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One of these wines will be perfectly paired with beef

Rosé,  Beaujolais, Big Chardonnay,  Shiraz,  Pinotage, Nebiollo, Oregon Pinot Noir.

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One of these wines will be perfectly paired with cheese

Chardonnay,  Sauvignon Blanc,  Merlot, Cabernet Sauvignon, Pinot Noir, Pinotage, Riesling.

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One of these wines will be perfectly paired with chicken

Pinotage, Zinfandel, Gamay, young Beaujolais, Mediterranean Rosé, Sauvignon Blanc, Chenin Blanc, Pinot Noir.

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One of these wines will be perfectly paired with desserts

TPort, Marsala, Khalua or any liqueurs, Late Harvest, Ice Wine, German sweet wines.

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One of these wines will be perfectly paired with fish

Gewürztraminer, Sylvaner,  Riesling, Chenin, Chablis, Muscadet, Italian Trebbiano.

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One of these wines will be perfectly paired with pork.

Shiraz, Pinotage, white Rioja, Chardonnay, Valipollicela, Beaujolais, Califonian Cabernet Sauvignon, Pinot Noir.

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One of these wines will be perfectly paired with spicy

Australian Shiraz, Argentine Malbec,  Chilean Carmenere, Zinfandel, Late Harvests.

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One of these grapes will be perfectly paired with vegetarians

Rosé, Chardonnay,  Cabernet Sauvignon, Malbec, Tempranillo (Rioja), Carmenere, Pinot Noir,  Cabernet Franc, Sauvignon Blanc, Chenin Blancs

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Searching for wine can already be frustrating offline, let’s figure out how hard it can be on the web, where you often still can’t see the bottle and let it “inspire” you, and were there aren’t shelves that let you at least orient according to wine color, grape varieties of regions where it comes from.

Wine and food pairing is essentially matching food to wine according to flavour. Done right, can be nothing short of a revelation.  It also a great way to learn about wine, both for the beginner and connoisseur. Recommended wine aims to make your wine pairing A-B-C-easy with uncomplicated guidelines to achieve the best possible match.

So how do I  pair wine with food?

Let's  start at the beginning. The simplest way in which we 'feel'  food is through our senses. You may taste it and appreciate its flavour though the two are completely different. Flavour is subjective and as a result of upbringing or experiences in your life. Taste is objective and measurable. In a room, many can tell you if something tastes sweet,salty, bitter or sour but few can get hints of butterscotch or anise from a dish.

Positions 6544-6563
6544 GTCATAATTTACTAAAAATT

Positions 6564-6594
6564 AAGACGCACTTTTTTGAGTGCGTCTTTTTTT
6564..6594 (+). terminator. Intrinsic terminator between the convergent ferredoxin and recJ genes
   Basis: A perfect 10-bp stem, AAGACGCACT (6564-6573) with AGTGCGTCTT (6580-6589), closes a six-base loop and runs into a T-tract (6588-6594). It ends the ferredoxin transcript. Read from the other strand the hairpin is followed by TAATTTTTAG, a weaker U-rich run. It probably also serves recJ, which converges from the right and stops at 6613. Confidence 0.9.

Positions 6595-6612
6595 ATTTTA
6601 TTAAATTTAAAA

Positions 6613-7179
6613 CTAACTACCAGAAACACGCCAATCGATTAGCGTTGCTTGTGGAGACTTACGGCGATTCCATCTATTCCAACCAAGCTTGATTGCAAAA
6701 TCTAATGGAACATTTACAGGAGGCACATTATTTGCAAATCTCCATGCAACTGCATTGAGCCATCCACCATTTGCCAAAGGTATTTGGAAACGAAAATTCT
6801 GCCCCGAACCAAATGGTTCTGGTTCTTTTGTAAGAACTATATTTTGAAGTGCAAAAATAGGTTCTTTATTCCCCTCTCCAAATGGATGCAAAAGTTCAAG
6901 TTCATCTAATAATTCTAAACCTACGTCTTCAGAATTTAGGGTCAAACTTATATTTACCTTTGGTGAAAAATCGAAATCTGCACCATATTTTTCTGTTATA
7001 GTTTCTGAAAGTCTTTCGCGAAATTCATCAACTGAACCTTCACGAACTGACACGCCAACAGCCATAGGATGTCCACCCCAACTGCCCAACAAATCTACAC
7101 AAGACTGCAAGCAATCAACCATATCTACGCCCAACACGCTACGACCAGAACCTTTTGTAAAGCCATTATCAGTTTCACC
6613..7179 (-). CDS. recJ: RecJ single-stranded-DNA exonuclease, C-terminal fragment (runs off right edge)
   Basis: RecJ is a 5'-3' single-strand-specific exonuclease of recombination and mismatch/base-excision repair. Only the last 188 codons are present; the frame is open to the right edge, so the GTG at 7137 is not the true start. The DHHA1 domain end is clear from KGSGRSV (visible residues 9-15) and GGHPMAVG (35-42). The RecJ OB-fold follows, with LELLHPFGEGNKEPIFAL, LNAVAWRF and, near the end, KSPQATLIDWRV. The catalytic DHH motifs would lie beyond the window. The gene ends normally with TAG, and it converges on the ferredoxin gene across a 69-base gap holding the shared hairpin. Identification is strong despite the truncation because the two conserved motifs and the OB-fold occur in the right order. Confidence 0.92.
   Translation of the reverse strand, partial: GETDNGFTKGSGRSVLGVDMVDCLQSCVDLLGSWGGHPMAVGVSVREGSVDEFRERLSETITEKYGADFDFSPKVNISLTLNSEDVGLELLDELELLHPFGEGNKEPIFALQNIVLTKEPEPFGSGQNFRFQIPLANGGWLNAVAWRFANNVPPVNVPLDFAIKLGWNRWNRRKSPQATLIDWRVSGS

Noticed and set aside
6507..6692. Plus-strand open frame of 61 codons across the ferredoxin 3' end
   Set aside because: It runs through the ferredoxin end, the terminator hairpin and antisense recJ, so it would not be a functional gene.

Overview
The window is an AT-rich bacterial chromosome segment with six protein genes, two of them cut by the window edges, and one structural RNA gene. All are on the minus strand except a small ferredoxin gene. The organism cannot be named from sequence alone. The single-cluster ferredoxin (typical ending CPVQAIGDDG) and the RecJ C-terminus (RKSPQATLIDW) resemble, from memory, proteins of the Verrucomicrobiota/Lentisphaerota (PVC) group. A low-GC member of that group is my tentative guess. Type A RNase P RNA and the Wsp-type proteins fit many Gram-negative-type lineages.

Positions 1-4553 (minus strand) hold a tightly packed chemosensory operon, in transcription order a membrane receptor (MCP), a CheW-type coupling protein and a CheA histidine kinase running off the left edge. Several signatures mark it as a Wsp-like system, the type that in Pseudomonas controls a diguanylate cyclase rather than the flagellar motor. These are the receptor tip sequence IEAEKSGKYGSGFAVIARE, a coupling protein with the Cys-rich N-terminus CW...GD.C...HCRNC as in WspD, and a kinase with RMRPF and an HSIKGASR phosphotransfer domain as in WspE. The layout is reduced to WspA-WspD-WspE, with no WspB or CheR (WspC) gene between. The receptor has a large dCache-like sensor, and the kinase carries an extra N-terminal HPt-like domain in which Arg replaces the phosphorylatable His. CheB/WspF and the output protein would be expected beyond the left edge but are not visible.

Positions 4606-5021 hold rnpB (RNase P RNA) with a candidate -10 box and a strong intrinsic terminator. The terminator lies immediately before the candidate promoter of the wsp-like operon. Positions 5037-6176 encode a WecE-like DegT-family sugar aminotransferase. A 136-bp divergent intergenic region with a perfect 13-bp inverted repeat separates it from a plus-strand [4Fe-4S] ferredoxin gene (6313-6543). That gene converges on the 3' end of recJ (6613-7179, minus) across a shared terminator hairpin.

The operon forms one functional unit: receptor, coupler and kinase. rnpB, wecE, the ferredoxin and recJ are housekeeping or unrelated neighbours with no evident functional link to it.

The third thing to consider is the structure of wine. A great wine is one that has balance. Tannin (mouth drying sensation akin to drinking strong tea), acidity, alcohol and body(weight) are the building blocks to a good wine. The sharpness of one can be mitigated by the balance of the others or all can have perfect harmony and wow you each time you take a sip!

Considering these three things (taste, flavor and structure of the wine) gives you a running start before you even pick out the wine or dish to pair it.

Once you know the basics, playing around with them will be fun and quite easy. You will also find yourself considering the wine before the dish, as it should be.

Here are a few general principals to consider while pairing:

1.  Always serve a flexible wine.

Not simple, flexible. The most flexible wines are those with good acidity like Sauvignon Blanc,  Riesling and some reds like Pinot Noir,  Shiraz and Pinotage their acidity acts as a palate cleanser and refreshes the palate after each bite. They pair well with salty, Spicy and fatty foods.

2. Pair a regional dish with a wine from its region.

Regional wines are made to pair with their local dishes; South African Braai to South African wines, French to French and Italian to Italian.

3. Consider the weight.

A heavy bodied wine to a heavy dish, a light wine to a light dish. This is the basis of the adage 'White wine pairs well with white meat and Red wine with red meat'. Reason being: White wines were made lighter than Red wines while red meats are much heavier than white meats say Beef against Chicken.

4. Dominant flavour.

This could be from the sauce added to the main component that makes the dish taste much richer. Like cream sauce on poached fish would call for a full bodied white or light red wine. Considering the dominant flavour of a dish can make pairing with spicy and vegetarian food easy.

5. Mirror flavors/ play at comparisons.

Zoning in on a single taste or structural component of the wine and food means it will lessen it's punch and eventually be 'cancelled out'. Acidity+ acidity =less acidity.

6. Play with contrast.

Opposites attract. A sweet wine served with a salty companion can be an excellent pairing. Like Stilton cheese with Port.

7. Make sure the wine you serve at dessert is sweeter than the actual dessert. 

Leave champagne and cake to weddings because everyone is too happy to notice the wine tastes lighter.

8. Your cooking method matters.

Is it grilled, sautéed, pan fried or slow cooked? Whatever method you chose,  you already have a good idea of what flavor you want to bring out. Work with that. E.g. grilling adds a charred effect to red meat that pairs well with tannic wines like Cabernet Sauvignon.

9. Serve wine in the right order.

Young before old, White before Red and dry before sweet.

10. Serve the same wine used in the marinade.

It goes without saying that if you won't drink a wine, don't use it to Marinate food. Low quality wines will impart their harsh qualities on the food and badly affect its taste. Find a good wine and serve it to go with the food as well.

Ready to go? You can easily order wine online nowadays, taking full advantage of competitive pricing. Wine pairing is a simple art that done right, can bring you great satisfaction as well as a better appreciation and understanding of wine.